Cipro (ciprofloxacin) is a prescription drug that’s used to treat certain kinds of bacterial infections. The drug comes as a tablet and a liquid suspension.

If you have a bacterial infection, your doctor might suggest Cipro as a treatment option for you. It’s a type of antibiotic called a fluoroquinolone.

Cipro comes in two forms that you swallow: a tablet and a liquid suspension (a type of liquid mixture).

Cipro is used in adults to treat certain bacterial infections, including:

Doctors may prescribe Cipro to some children as a treatment for a complicated UTI or kidney infection. It may also be used to treat plague and anthrax in children.

This article describes the dosages of Cipro, as well as its strengths and how to take it. To learn more about Cipro, see this in-depth article.

Note: This article covers Cipro’s usual dosages, which are provided by the drug’s manufacturer. But when taking Cipro, always follow the dosage that your doctor prescribes.

Cipro Images


This section describes the usual dosages of Cipro. Keep reading to learn more.

What are the forms of Cipro?

Cipro comes in two forms, and both are swallowed:

  • tablet
  • liquid suspension (a type of liquid mixture)

What strengths does Cipro come in?

Cipro tablets come in two strengths:

  • 250 milligrams (mg)
  • 500 mg

The liquid suspension comes as microcapsules that your pharmacist will mix with a liquid. When mixed, the strengths are:

  • 250 milligrams (mg) per 5 milliliters (mL)
  • 500 mg per 5 mL

What are the usual dosages of Cipro?

The information below describes dosages that are commonly used or recommended. Depending on the kind of infection you have, your dosage will vary. But be sure to take the dosage your doctor prescribes for you. They’ll determine the best dosage to fit your needs.

Note: Cipro only treats infections caused by certain kinds of bacteria. Your doctor may stop Cipro and change your prescription to a different antibiotic if they think your infection isn’t responding to Cipro.

Dosage for UTI

To treat a urinary tract infection (UTI) in adults, the typical dosage of Cipro is 250 mg to 500 mg every 12 hours. This is continued for a total of 7 to 14 days.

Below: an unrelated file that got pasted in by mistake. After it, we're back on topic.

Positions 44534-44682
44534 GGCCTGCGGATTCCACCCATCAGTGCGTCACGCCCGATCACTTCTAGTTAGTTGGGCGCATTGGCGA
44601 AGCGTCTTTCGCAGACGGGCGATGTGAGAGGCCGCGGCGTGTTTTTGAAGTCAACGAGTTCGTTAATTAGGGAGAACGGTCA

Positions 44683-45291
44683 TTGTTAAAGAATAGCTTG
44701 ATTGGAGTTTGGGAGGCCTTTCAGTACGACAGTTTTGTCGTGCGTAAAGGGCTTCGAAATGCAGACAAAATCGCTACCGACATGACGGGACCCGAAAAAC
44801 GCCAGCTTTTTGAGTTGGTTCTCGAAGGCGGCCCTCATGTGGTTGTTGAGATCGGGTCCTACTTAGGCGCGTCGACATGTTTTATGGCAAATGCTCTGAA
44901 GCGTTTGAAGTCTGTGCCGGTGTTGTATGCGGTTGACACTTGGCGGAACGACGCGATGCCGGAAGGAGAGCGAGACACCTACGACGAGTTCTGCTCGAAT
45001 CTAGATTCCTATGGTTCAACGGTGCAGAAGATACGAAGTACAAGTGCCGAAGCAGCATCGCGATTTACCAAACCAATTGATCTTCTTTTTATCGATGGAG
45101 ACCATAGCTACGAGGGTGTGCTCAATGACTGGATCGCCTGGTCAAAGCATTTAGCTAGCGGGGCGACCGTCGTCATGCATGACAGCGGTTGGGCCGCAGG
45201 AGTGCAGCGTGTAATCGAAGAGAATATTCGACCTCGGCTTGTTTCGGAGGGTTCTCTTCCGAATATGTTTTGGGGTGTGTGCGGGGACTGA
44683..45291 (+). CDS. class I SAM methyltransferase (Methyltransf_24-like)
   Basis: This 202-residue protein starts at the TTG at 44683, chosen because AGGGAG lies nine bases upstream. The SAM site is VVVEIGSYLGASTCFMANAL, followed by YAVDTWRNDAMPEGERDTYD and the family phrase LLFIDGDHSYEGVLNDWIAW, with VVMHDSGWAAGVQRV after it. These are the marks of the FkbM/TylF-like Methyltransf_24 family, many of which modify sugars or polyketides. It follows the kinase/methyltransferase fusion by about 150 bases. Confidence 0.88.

UTIs in females* are sometimes treated differently. If the infection is in the bladder and is caused by a certain kind of bacteria, you may be prescribed a dosage of 250 mg every 12 hours for only 3 days. But it’s important to note that Cipro is only used in uncomplicated† bladder infections when no other treatment options are available. To learn more, see the “Boxed warnings” section above.

* In this article, we use the term “female” to refer to someone’s sex assigned at birth. For information about the difference between sex and gender, see this article.
† “Uncomplicated” in this case refers to a bladder infection in an otherwise healthy female who isn’t at high risk of having a UTI.

Dosage for other infections

The dosage of Cipro taken for other infections in adults depends on the type of infection. The table below lists the dosages and lengths of treatments for various infections.

Type of infectionDosageLength of treatment
abdominal infection500 mg every 12 hours7 to 14 days
anthrax500 mg every 12 hours60 days
bone or joint infection500 mg to 750 mg every 12 hours4 to 8 weeks
gonorrhea250 mg single dose
infectious diarrhea500 mg every 12 hours5 to 7 days
lower respiratory infection such as pneumonia or bronchitis500 mg to 750 mg every 12 hours7 to 14 days
plague500 mg to 750 mg every 12 hours14 days
prostate infection500 mg every 12 hours28 days
sinus infection500 mg every 12 hours10 days
skin infection500 mg to 750 mg every 12 hours7 to 14 days
typhoid500 mg every 12 hours10 days

What’s the dosage of Cipro for children?